Tolerance Museum Highlights Improbable Friendship

  • Museum Recounts Journey From Hate to Hope Matthew Boger and Tim Zaal have traveled a long route from tormernter and victim to friends and colleagues. They share their story at The Museum of Tolerance in Los Angeles Image Credit: Museum of Tolerance

  • Museum Recounts Journey From Hate to Hope Matthew Boger and Tim Zaal have traveled a long route from tormernter and victim to friends and colleagues. They share their story at The Museum of Tolerance in Los Angeles Image Credit: Museum of Tolerance

  • Museum Recounts Journey From Hate to Hope Matthew Boger and Tim Zaal have traveled a long route from tormernter and victim to friends and colleagues. They share their story at The Museum of Tolerance in Los Angeles Image Credit: Museum of Tolerance

Tolerance Museum Highlights Improbable Friendship

When he was 13, Matthew Boger’s mother kicked him out of the house because he was gay. Elsewhere in California, a young Tim Zaal's world is shaken when his brother is shot. The worlds of the two teens collide when Matthew, who is living on the streets of Hollywood, is savagely beaten by a group of skinheads, one of whom is Tim Zaal.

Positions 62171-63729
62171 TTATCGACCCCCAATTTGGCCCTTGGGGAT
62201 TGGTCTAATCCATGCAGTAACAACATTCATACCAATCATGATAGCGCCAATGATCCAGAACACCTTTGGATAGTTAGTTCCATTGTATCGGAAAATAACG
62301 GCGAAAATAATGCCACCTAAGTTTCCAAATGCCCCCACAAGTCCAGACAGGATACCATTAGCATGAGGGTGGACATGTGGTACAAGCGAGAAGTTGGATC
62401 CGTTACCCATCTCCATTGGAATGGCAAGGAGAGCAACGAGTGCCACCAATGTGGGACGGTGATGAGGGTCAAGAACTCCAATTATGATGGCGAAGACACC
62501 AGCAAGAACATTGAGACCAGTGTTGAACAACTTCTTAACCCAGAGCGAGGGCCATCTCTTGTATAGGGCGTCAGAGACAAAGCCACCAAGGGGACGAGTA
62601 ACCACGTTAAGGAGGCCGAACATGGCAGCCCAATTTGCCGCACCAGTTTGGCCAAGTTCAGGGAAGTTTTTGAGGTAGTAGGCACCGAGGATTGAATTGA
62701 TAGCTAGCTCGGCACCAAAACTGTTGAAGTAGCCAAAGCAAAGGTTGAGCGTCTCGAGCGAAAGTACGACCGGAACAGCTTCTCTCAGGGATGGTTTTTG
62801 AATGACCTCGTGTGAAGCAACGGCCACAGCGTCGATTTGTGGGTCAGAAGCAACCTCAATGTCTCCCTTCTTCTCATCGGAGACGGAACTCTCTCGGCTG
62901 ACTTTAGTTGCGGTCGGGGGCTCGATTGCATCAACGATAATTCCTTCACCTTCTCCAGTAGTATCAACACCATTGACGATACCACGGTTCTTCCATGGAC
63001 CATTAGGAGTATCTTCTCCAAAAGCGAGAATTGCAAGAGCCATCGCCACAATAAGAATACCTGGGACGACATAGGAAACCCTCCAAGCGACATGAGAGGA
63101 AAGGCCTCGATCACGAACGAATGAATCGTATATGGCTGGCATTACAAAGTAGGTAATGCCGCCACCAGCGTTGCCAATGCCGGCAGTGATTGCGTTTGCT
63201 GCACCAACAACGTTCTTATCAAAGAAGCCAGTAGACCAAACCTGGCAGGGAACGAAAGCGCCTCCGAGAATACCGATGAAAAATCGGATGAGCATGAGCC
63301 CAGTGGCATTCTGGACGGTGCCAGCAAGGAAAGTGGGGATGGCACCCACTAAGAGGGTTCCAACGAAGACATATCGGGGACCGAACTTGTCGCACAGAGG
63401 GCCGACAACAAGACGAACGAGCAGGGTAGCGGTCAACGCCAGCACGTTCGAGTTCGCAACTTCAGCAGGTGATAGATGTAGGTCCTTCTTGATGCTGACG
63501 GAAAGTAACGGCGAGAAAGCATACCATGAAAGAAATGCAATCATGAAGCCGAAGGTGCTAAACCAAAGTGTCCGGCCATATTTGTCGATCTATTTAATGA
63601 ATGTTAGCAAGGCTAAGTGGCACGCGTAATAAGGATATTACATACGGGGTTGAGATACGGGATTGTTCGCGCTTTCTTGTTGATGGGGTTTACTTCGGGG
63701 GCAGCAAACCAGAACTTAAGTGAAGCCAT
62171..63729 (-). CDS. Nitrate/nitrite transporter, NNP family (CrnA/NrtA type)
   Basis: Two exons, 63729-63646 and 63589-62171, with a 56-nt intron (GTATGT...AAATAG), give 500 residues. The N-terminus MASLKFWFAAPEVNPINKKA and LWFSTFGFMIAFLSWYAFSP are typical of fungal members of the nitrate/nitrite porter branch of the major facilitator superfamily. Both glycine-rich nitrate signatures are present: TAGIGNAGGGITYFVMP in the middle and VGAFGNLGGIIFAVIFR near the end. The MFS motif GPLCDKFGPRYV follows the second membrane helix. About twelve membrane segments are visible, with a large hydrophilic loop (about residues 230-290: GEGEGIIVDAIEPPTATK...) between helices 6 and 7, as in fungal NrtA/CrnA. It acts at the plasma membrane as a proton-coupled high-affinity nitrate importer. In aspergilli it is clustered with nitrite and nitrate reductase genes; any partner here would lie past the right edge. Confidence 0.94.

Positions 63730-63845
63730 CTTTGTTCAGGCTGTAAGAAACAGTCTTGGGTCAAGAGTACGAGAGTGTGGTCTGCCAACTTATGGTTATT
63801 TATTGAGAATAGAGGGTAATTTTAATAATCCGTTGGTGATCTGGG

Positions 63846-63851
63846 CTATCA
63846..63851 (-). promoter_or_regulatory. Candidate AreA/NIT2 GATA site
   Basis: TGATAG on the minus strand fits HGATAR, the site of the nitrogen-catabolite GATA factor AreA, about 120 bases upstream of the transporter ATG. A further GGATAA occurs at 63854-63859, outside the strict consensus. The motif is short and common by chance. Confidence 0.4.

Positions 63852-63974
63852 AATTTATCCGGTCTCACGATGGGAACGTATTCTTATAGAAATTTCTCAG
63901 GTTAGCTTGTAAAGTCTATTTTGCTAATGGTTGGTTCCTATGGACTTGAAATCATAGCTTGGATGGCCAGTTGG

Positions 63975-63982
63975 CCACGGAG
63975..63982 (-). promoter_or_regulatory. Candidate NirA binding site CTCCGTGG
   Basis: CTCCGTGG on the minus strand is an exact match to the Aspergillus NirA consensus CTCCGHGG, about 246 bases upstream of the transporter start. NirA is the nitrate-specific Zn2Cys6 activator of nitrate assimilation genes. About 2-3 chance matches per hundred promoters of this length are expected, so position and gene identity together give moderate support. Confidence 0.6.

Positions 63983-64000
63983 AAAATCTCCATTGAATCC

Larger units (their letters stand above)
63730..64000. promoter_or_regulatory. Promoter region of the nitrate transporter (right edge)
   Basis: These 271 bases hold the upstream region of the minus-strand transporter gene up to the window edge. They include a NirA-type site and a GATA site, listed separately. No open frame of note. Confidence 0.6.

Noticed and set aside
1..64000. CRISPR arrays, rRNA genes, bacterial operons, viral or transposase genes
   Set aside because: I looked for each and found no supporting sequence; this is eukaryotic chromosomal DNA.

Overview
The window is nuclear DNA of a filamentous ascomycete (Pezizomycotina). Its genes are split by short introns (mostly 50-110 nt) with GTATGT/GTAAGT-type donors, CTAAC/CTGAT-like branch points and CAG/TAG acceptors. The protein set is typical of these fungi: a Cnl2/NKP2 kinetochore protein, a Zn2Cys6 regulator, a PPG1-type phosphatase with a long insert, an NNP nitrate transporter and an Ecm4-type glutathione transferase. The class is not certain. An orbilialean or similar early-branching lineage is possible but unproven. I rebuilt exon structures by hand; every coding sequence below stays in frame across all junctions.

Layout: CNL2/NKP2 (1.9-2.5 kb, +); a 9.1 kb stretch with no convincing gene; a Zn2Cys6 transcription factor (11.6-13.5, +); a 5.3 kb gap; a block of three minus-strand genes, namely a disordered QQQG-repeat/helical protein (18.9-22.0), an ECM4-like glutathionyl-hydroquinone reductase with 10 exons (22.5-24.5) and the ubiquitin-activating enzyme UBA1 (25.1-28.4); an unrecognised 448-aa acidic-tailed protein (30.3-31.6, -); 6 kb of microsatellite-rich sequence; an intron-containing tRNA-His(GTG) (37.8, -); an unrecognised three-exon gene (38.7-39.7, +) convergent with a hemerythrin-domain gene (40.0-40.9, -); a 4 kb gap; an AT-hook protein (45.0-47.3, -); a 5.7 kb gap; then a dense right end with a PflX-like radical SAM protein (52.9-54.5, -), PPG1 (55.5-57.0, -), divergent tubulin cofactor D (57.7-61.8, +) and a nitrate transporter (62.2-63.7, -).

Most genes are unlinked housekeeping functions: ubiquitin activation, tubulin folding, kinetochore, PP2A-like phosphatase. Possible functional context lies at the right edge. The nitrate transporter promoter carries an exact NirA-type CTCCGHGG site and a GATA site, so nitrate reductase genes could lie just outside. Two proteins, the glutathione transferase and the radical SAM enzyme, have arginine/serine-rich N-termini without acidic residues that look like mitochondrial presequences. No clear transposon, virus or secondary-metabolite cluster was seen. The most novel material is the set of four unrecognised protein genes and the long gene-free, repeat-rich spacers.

Twenty-five years later, the two will have yet another chance meeting, this time at a museum dedicated to tolerance.

These encounters form the basis of From Hate to Hope, a project at Los Angeles’ Museum of Tolerance, where Tim and Matt share their story and the journey it sparked. Their presentation, offered each month with additional sessions by arrangement, examines the roots of prejudice and discrimination and the human capacity for redemption and forgiveness. In addition, the project led to "Facing Fear," an Oscar-nominated documentary short film about the men's odyssey.

The Fetzer Institute has joined with the Museum of Tolerance to evaluate this project to learn more about how such powerful stories can inform our understanding of forgiveness in ways that can be life changing. Early findings suggest the program provides promising opportunities for family dialogue on the issues of tolerance and forgiveness and that incarcerated populations are interested in and may benefit from the chance to learn more about forgiveness, especially self-forgiveness.

This is a project of the Fetzer Advisory Council on the Arts.